St George's Park History
Port Elizabeth, South Africa

Personalities St George's Park - Rod McCurdy
Rodney John McCurdy
Neale Emslie

Making up one-third of the Australian connection in Eastern Province cricket, along with skipper Kepler Wessels and John Maguire, paceman Rod McCurdy had quite his most outstanding season for his adopted province in the 1989/90 summer.

The strongly-built fast bowler first linked up with Eastern Province at the tail-end of the 1986/87 season following the conclusion of the second Australian tour.

He made an immediate impression with 5/65 on debut, but Eastern Province's batting collapse in the second innings of the Currie Cup semifinal against Western Province at St George's Park meant no more provincial appearances that season.

Returning to Eastern Province the next season, McCurdy again had an early influence on the side's fortunes on the field but an unfortunate accident in December while water-skiing at St Francis Bay resulted in a badly injured knee, which prevented him from playing again in that season.

But better days were ahead for Eastern Province and McCurdy.

In 1988/89, he enjoyed a near-full season of provincial cricket, although he was hampered by a niggling ankle problem which resulted in an operation in January and saw him miss three Currie Cup games.

After seven wickets in the opening match against Free State, McCurdy did not have a hugely successful Currie Cup season, taking 20 wickets at 23,00 apiece, but his efforts in the final - five wickets in the match and a brilliant caught and bowled chance to dismiss Henry Fotherinham in the second innings - made him a central figure in Eastern Province's historic, first-ever triumph.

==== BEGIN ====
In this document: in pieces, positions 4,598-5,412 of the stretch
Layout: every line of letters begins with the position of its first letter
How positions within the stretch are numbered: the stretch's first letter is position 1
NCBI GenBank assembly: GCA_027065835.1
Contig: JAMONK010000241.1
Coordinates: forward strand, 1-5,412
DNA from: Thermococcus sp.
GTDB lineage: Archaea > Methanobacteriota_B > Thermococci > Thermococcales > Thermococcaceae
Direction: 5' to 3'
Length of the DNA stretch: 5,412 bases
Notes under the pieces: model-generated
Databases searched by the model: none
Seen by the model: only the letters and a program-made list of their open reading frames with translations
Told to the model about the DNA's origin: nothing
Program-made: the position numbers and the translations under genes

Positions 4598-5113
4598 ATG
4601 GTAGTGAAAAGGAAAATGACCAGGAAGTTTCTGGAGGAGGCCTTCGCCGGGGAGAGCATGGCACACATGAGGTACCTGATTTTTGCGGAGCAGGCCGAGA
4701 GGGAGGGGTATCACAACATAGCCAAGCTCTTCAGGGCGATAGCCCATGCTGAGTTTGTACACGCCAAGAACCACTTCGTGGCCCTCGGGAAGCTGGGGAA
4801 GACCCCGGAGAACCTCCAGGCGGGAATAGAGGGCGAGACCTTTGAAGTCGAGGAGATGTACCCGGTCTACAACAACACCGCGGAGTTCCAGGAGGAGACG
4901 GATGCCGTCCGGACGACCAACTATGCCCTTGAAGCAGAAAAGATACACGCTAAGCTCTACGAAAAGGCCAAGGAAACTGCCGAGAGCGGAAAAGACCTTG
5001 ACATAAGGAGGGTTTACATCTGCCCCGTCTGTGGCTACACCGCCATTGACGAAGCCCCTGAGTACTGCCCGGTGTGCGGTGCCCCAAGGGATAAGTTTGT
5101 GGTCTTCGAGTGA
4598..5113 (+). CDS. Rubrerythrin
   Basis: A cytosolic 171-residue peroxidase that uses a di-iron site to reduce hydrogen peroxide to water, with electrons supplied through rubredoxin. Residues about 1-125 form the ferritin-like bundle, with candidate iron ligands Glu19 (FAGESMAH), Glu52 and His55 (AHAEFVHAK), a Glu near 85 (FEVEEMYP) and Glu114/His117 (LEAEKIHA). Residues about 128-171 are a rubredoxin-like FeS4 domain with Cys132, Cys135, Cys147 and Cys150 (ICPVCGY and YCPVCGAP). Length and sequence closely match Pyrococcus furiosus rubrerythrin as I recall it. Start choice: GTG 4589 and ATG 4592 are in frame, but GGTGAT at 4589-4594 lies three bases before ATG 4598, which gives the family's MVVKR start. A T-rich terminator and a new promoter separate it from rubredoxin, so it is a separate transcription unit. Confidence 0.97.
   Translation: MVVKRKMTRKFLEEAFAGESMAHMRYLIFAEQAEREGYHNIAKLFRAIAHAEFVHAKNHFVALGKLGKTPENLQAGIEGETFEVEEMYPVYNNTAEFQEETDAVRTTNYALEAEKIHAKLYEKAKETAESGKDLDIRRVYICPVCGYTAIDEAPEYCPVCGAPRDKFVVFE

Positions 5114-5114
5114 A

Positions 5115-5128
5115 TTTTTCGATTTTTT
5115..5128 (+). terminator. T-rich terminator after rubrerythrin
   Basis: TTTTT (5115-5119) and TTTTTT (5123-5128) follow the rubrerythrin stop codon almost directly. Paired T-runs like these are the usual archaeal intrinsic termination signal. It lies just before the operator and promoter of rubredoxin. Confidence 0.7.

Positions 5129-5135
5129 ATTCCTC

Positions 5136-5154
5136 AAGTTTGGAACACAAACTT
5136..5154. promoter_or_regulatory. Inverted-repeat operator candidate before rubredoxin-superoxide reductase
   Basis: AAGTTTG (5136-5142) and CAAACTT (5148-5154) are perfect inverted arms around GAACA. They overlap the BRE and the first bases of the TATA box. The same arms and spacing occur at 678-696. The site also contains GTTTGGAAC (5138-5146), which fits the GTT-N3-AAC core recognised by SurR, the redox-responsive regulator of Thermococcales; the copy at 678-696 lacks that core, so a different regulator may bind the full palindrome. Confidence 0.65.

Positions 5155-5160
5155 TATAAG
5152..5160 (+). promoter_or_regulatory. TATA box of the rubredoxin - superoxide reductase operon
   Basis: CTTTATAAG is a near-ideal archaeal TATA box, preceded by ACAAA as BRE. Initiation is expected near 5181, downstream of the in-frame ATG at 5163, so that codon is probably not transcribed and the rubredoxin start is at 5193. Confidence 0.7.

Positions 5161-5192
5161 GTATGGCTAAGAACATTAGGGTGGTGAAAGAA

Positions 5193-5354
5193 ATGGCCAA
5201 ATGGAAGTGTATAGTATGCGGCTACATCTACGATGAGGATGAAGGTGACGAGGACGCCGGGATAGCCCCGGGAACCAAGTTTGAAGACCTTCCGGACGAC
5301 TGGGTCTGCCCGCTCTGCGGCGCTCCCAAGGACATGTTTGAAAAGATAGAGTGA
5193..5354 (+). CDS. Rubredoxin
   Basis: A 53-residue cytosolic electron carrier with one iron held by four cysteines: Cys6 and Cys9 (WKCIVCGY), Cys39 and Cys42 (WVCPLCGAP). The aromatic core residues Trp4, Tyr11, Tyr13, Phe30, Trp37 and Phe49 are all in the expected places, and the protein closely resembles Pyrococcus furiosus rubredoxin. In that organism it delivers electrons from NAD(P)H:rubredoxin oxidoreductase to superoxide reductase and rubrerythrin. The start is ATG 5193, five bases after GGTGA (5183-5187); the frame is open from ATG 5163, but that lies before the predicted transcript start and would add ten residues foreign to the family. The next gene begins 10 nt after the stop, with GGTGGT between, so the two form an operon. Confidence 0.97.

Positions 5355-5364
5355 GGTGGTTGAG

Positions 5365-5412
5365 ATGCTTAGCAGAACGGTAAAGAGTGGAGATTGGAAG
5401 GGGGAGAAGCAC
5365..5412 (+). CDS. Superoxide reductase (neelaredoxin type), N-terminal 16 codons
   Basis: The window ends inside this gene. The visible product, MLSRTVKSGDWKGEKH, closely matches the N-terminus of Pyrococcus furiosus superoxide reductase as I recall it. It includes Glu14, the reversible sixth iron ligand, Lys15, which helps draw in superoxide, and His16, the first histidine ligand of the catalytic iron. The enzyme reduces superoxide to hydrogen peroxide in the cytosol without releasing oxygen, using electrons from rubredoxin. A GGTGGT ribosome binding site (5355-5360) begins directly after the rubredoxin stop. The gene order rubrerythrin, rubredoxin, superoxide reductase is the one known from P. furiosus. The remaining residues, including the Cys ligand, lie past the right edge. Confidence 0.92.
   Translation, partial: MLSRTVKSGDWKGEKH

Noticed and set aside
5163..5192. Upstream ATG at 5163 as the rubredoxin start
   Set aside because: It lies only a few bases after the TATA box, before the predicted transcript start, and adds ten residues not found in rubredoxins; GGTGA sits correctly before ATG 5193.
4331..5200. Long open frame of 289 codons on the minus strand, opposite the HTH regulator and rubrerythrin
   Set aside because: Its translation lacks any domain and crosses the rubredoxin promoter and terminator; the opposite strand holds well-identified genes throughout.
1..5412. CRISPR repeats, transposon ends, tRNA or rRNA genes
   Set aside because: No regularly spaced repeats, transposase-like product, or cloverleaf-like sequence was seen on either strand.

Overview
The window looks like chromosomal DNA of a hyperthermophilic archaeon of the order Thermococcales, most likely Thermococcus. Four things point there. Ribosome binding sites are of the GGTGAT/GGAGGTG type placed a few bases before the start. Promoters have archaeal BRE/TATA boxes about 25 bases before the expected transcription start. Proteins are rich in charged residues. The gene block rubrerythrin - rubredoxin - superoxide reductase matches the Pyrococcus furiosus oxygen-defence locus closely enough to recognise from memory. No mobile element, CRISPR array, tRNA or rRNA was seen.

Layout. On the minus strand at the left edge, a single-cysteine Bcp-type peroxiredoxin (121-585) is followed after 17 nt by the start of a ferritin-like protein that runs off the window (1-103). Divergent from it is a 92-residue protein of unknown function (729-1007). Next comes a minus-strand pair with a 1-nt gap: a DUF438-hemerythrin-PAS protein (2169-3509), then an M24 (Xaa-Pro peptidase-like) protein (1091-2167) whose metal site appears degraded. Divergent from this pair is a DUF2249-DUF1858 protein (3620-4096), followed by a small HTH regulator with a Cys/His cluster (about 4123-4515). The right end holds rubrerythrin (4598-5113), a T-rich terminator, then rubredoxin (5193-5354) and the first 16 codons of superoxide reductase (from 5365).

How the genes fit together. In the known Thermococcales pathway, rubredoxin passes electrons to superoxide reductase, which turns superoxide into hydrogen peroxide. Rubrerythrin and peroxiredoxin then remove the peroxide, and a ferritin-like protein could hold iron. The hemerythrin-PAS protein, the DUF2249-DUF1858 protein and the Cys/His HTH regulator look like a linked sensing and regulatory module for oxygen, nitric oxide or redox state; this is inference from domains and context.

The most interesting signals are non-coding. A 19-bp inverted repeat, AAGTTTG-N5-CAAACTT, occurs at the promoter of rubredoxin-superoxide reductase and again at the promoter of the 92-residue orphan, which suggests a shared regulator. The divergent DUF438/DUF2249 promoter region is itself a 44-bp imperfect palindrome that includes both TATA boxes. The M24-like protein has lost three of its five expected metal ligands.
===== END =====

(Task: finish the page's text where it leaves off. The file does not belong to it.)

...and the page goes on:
Any thoughts that McCurdy had not been full value to EP cricket, few as they may have been considering his positive approach, were banished forever last summer.

Assuming the role of senior strike bowler following the departure of Greg Thomas, the aggressive Aussie responded magnificently.

In tandem with Maguire, McCurdy produced his best cricket for Eastern Province, taking 75 wickets in all first-class and limited overs matches and his part in EP's golden summer cannot be over-emphasised.

While McCurdy was the epitome of steadiness in the Currie Cup, claiming 38 wickets at an average of 23,60, his performance in Eastern Province's one-day triumphs made perhaps a more lasting impression.

Entrusted with the unenviable task of bowling "at the death," McCurdy seldom wavered from bowling a full length, producing deliveries which made run-making difficult and more often than not rattled the stumps as batsmen swung wildly across the line.

McCurdy's bowling was one of the major weapons in Eastern Province's first leg win in the Nissan Shield against Northern Transvaal in a hectic finish at St George's Park.

With 11 runs needed by Northerns in the final over, McCurdy kept his composure to concede four runs off five balls for the dismissals of Noel Day (run out) and Willie Morris (bowled) before Anton Ferreira hit the final ball for a meaningless boundary.

McCurdy was no less effective in the night series, crowning the season with a superb haul of 5/30 against Natal in the final, although the fast bowler probably feels his four off the last ball of the match to give Eastern Province victory in an extraordinary finish deserves the greater merit.

It was noticeable how Wessels at times relied on McCurdy to put a brake on the scoring or gain a breakthrough when EP were struggling.

Sometimes recalled to the attack for just two or three overs, the Australian invariably produced the goods.

Although his aggressive and forthright manner on the field may irk some fans, particularly those in the Free State, there can be no doubt the McCurdy's professional approach and positive attitude had a major influence on Eastern Province cricket.


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